Introducing Dancers to the Theater

            The theater is magic, and blessed are those who make that magic.” -Author Unknown

            It is performance time for dance schools around the world.  Young children gather at theaters, excited to show friends and family members what they have learned in weekly dance classes, and teachers excitedly anticipate the moment when they will feel a sense of pride, knowing that they have been able to pass this art form on to another generation.

            Quite often when teachers and students enter the theater, it is viewed as a finish line to be crossed.  It is important to remember, that because dance is a performing art, the year-end performance, or recital, needs to be treated as an educational experience in its own rite.

            The theater is a very different place than the classroom.  Since dance educators have spent countless hours in the theater, it is easy to forget that this experience may be the first of its kind for many of the students.  Performing in a theater can be overwhelming, and one of the dance educator’s jobs is to make the experience a pleasant and educational one.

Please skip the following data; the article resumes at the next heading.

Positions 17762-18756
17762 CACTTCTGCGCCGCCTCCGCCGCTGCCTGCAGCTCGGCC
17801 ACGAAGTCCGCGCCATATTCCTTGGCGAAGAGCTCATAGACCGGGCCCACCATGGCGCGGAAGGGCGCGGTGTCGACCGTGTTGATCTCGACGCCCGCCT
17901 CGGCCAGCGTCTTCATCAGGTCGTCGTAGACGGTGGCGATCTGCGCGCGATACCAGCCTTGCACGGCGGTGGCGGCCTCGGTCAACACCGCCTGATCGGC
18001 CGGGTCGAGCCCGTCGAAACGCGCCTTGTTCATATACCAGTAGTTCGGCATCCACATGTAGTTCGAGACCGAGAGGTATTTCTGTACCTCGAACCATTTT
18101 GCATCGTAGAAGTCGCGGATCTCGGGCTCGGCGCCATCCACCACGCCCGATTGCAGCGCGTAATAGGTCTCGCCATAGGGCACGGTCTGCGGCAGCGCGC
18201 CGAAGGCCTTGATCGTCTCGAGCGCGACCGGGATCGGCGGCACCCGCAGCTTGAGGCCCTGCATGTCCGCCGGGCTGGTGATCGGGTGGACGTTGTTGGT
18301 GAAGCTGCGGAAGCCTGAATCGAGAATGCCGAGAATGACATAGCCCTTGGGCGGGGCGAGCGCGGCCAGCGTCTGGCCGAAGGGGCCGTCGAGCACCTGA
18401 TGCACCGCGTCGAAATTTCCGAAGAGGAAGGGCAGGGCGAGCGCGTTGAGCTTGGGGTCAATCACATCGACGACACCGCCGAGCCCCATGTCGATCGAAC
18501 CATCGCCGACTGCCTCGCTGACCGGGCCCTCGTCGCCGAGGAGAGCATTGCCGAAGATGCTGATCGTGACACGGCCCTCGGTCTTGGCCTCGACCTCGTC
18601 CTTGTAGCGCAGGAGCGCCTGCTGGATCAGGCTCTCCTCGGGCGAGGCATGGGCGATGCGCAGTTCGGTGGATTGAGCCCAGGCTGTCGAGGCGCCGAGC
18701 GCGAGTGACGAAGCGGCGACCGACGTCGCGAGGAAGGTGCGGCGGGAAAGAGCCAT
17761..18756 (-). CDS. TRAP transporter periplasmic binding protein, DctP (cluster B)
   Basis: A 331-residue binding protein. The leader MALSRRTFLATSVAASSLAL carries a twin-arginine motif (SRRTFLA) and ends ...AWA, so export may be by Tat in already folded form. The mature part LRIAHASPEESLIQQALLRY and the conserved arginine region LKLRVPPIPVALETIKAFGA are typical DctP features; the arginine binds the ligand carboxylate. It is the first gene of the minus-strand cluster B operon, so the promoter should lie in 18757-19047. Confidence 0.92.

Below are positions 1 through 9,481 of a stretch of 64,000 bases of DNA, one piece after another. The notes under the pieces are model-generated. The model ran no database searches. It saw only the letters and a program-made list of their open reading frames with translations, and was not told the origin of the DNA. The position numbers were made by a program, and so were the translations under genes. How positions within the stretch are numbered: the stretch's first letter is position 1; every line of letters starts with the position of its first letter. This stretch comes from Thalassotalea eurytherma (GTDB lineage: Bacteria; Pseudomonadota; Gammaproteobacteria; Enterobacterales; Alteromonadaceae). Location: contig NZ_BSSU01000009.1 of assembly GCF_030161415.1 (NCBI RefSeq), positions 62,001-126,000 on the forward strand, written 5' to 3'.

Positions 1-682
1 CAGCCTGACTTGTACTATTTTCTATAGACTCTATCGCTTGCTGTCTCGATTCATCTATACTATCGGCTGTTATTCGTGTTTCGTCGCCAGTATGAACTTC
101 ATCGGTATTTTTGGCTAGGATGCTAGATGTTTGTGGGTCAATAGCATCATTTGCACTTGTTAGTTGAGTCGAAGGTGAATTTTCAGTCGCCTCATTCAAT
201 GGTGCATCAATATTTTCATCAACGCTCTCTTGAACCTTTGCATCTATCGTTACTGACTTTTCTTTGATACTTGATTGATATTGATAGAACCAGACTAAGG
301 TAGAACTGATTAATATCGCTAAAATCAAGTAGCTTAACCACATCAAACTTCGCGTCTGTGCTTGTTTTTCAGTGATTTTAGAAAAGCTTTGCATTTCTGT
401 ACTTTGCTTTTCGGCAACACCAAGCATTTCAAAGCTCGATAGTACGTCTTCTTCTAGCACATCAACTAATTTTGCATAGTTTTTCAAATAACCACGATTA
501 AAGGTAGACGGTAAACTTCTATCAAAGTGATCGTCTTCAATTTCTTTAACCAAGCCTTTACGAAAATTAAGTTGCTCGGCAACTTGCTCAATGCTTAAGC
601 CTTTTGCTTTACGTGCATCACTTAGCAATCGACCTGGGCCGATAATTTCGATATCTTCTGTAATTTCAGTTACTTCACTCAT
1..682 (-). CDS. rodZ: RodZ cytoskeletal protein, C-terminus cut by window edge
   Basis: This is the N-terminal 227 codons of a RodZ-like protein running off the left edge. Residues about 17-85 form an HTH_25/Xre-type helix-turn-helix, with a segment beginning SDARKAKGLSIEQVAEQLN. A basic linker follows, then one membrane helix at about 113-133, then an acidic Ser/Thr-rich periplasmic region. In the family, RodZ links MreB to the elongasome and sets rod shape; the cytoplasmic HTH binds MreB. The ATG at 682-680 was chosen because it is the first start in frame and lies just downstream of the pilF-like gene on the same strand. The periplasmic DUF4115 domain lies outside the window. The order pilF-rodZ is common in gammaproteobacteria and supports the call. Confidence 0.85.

As the performance approaches, class time should be spent learning and reviewing the rules of the theater.  Students need to be taught about the hierarchy that exists backstage, how costumes should be treated and backstage etiquette.

            Upon arriving, the younger students should be given a tour of the theater, including dressing rooms and the house, as well as the stage area.  Walking around in a small group both backstage and onstage, in full light, can help quell any traces of fear or anxiety.  The students should be taught the proper names for the different areas of the stage, become acquainted with the wings and the placement of lights and made to understand the importance of being quiet backstage.

            It is also extremely important that the students meet the stage manager and stagehands and realize that a show would not be possible without these important people.

            The theater is, and has always been, a sacred place, and young dancers need to be taught to treat it that way.  It is easy to forget amidst the excitement and bustle of spacing and dress rehearsals that a dance educator’s job is to teach dance students about all the aspects of the dance form.  Since dance is a performing art, learning to respect the theater is as integral a part of a young dancer’s education as is learning proper technique.